John Watermann – These Are Workers
or better or worse, we here at Stylus, in all of our autocratic consumer-crit greed, are slaves to timeliness. A record over six months old is often discarded, deemed too old for publication, a relic in the internet age. That's why each week at Stylus, one writer takes a look at an album with the benefit of time. Whether it has been unjustly ignored, unfairly lauded, or misunderstood in some fundamental way, we aim with On Second Thought to provide a fresh look at albums that need it.
By the time John Watermann began releasing cassette tapes of his music, he was almost three decades into his recording non-career. In the meantime, he'd witnessed the horrors of the Third Reich as a young child in his native Germany and the aftermath at Auschwitz as a photojournalist. He worked as a photo engraver and saved up enough money over the years to go on a scuba trip to the Red Sea. Unfortunately this was in 1967, literally on the day of the outbreak of the Six-Day War. He married, sired children, married again, and somewhere in there, on a whim, headed for Australia, where he spent the remainder of his days making films, painting, writing, making music, and gaming the system for unemployment benefits. At this point, after years of hocking old equipment to purchase new and quitting one odd job after another, he decided to start putting out his own music on cassettes in miniscule print runs. This opened the floodgates to some 40-odd records in a dozen years: some old and some new, some artistically successful, some not so much, but all somehow unlike anything else around. He released music until his death in 2002. There was a burgeoning scene of roughly like-minded electronic and progressive musicians in and around his adopted home of Brisbane that he consciously, even studiously, avoided. Once in a while, a young turk or two might get a wild idea to go look him up after happening upon a record in a cut-out bin somewhere, only to find him particularly elusive. They wondered who he was, what he’d been up to this whole time. That first question gets muddled and garbled in the fog of time, but the answer to the second seems clear: he was living.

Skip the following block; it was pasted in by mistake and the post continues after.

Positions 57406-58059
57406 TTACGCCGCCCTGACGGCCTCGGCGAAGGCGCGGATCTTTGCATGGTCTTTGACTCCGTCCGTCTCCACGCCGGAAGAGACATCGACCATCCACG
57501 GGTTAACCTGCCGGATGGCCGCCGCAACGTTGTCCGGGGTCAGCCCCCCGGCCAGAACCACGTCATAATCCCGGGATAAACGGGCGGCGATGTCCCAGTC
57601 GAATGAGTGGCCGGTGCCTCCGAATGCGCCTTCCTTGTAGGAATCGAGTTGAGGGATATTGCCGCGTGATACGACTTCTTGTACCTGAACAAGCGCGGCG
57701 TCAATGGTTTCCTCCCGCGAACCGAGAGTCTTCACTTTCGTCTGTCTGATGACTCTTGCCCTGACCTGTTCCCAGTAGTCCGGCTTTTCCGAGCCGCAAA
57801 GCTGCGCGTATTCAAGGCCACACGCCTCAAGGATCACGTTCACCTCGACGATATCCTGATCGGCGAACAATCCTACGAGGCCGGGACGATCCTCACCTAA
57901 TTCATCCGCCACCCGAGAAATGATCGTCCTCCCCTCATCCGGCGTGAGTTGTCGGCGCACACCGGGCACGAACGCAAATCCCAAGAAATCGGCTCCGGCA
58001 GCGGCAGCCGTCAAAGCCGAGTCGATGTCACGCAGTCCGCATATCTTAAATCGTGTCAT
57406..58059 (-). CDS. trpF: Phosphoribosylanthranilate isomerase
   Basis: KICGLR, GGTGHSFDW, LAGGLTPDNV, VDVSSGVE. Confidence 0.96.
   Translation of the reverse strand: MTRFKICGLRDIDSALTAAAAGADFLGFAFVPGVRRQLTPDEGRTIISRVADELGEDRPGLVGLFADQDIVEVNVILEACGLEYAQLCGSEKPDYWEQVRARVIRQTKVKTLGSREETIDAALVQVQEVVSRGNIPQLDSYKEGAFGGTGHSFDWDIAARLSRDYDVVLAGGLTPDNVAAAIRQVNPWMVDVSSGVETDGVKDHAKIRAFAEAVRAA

He was well into his fifties by this point, and these recordings are all of basically unknown vintage; for all anyone knows, he could have had some of these on a shelf since the late ‘60s. It doesn’t really matter though, as none of them belong to any particular time or place. Watermann was what a certain art-historical temperament might call an “outsider:” an unstudied non-careerist with naught save a fruitful hobby or the simple need to express. In certain respects, he fit the standard mold: while he may not have been outright insane like outsider-art demigods Lesage or Darger, he was reclusive and recursive in his practice, ignoring contemporary movements and even audiences, making work that seemed to exist in its own insulated world. He also shared their vague ambivalence to the underbelly of modern existence; it covers all of his art, in any medium, like wallpaper. This isn’t to call him “political” in any real sense. He may, here and there, point generally to some real person, place, or event, but there’s no grandstanding or pedantry. Just airless rooms, heavy weight, and the soundtrack to the Great Plastic Malaise, scored for cheap electronics and tape loops.